Ways to be prepared for power-robbing storms
June 9, 2022
It seems inevitable these days that some weather event – a tornado, an ice storm, or the recent crazy windstorm in Ontario – will knock out your power. It’s an irritating thing that turns into deeper trouble if the power doesn’t come on in a few hours. Save with SPP took a look around to see what we can all do to be ready for the inevitable next outage.
A Global News report notes that 600,000 Ontarians lost power in a May storm, many for days and even weeks. A long-term outage, the article notes, means no internet, no phone charging, food spoilage, no AC or heat, and nowhere to get gas.
The aftermath of a big outage “is a perfect time to think about being prepared, particularly if you weren’t prepared for this storm,” states David Fraser of the Canadian Red Cross in the Global article. “Let’s hope it doesn’t happen, but it is likely we could have more situations like this in the future.”
Fraser sees three key areas where preparedness pays off. You need a three or four-day supply of non-perishable canned food, and a manual can opener. Fill your bathtub to provide drinking water when the storm is hitting (and you still can), he recommends. Stay in touch with the outside world via a battery or hand-cranked radio. If you have a traditional landline, it may still work with a non-cordless phone. The third must-have is power – lots and lots of batteries in an easy-to-find location, and charged flashlights.
Generators, powered by gasoline, propane, or the kind that charge themselves from your house’s electricity and come on when power goes out, are also a great idea.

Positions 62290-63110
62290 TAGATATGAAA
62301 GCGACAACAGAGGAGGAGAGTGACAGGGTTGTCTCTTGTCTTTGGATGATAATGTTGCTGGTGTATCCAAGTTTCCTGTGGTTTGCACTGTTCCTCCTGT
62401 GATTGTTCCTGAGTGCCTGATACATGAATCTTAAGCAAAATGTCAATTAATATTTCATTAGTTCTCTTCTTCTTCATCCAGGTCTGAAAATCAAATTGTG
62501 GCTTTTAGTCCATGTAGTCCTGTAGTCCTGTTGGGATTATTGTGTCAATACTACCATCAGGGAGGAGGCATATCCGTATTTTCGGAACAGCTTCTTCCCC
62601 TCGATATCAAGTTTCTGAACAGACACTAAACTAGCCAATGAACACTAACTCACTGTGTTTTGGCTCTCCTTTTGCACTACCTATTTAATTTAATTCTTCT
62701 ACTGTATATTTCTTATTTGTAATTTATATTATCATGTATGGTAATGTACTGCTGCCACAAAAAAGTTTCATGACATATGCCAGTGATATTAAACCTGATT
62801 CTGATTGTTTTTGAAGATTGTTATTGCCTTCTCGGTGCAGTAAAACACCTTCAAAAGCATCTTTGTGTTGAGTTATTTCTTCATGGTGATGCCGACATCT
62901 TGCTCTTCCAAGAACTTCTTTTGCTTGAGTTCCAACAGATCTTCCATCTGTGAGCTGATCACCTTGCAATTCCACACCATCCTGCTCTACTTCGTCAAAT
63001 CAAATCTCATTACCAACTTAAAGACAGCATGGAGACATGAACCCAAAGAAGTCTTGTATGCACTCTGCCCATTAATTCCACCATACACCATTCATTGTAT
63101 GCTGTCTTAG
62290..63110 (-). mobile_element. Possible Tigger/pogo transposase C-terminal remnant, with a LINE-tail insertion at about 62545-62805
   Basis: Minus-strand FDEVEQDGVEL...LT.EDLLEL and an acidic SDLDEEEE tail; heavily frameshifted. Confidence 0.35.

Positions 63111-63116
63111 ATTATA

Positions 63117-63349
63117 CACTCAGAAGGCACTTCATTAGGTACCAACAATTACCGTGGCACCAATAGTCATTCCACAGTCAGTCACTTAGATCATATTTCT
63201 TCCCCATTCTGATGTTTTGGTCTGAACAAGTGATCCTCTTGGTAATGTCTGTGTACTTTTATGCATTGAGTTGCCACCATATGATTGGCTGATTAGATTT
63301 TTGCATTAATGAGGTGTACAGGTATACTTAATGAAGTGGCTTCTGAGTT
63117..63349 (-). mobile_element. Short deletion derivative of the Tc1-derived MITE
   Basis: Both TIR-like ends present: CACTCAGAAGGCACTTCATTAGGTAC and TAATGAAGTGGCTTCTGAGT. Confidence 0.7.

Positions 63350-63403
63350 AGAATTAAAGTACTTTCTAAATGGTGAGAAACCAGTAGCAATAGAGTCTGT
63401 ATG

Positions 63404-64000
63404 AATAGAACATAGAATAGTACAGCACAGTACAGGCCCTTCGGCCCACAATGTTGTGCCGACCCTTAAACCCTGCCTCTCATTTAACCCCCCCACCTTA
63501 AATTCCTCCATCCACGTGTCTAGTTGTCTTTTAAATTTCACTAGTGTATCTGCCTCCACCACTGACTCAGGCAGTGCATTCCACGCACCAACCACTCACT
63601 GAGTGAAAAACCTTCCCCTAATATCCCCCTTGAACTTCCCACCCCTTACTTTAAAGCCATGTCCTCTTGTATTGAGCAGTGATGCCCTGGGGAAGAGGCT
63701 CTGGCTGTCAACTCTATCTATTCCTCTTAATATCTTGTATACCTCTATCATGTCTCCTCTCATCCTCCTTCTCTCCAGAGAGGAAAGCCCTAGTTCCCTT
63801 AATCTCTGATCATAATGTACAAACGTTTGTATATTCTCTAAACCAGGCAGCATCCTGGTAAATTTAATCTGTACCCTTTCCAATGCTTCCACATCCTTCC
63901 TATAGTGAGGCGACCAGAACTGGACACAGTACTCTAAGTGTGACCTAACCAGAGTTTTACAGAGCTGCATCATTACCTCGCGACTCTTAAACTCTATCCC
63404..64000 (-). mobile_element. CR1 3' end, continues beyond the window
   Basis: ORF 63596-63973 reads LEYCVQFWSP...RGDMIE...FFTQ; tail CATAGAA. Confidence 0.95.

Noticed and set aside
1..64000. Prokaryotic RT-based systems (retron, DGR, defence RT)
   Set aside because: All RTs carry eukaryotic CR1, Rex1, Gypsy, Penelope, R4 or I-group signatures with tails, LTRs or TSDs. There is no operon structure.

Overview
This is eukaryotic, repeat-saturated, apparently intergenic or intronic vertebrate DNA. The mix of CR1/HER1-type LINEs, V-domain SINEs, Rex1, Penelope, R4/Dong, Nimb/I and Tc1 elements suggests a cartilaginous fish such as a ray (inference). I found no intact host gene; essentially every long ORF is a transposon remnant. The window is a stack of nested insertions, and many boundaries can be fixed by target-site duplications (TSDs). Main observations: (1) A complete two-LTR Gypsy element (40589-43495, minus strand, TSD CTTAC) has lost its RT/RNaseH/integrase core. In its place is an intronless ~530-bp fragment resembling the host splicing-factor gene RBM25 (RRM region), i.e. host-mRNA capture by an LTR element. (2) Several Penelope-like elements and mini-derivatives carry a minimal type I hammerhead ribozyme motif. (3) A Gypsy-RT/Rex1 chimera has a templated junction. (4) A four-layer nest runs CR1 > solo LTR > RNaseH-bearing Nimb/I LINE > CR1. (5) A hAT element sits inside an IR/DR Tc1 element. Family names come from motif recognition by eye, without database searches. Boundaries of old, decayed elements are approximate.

According to a CBC report, Ottawa-area resident Nabila Awad used a gasoline-powered generator to keep some power going into her home in the days following the storm. However, she notes, it cost about $40 in gas each day to keep the thing running, and with no water in the house, they still had to order in food.
Insurance companies will generally help pay the cost of running a generator when the power is out, and the cost of replacing spoiled food, Anne Marie Thomas of the Insurance Bureau of Canada tells the CBC. How much coverage you have depends on the policy, so it’s not a bad idea to check with your broker before you have a problem.
Owning or renting a small chainsaw and a sump pump can help you clear your property of downed trees and address flooding, Thomas adds. Call for help if you have downed power lines; don’t go near them.
Let’s recap. To prepare for a storm or outage, you need canned food, a manual can opener or Swiss army knife, a supply of water, some sort of radio, and maybe a landline phone. A small chainsaw and a sump pump might be handy. What else?
The Gizmodo site lists some other interesting options, including a counter-top generator that can power a small fridge for quite a few hours, rechargeable flashlights that you plug in to an outlet (easy to find), a solar-powered phone charger, and more. Genius.
In a way, emergency preparedness is a lot like saving for retirement. Taking the time to put together a little emergency kit before the power stops working is indeed akin to putting away a little of your “today” money for a tomorrow when you stop working.
If you don’t have a workplace pension and aren’t really sure about investing, an end-to-end, do-it-yourself retirement plan is within the reach of any Canadian with RRSP room – the Saskatchewan Pension Plan. With SPP’s help, your “today” money can be grown into future retirement income. Check out this made-in-Saskatchewan marvel today!
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Written by Martin Biefer
Martin Biefer is Senior Pension Writer at Avery & Kerr Communications in Nepean, Ontario. A veteran reporter, editor and pension communicator, he’s now a freelancer. Interests include golf, line dancing and classic rock, and playing guitar. Got a story idea? Let Martin know via LinkedIn.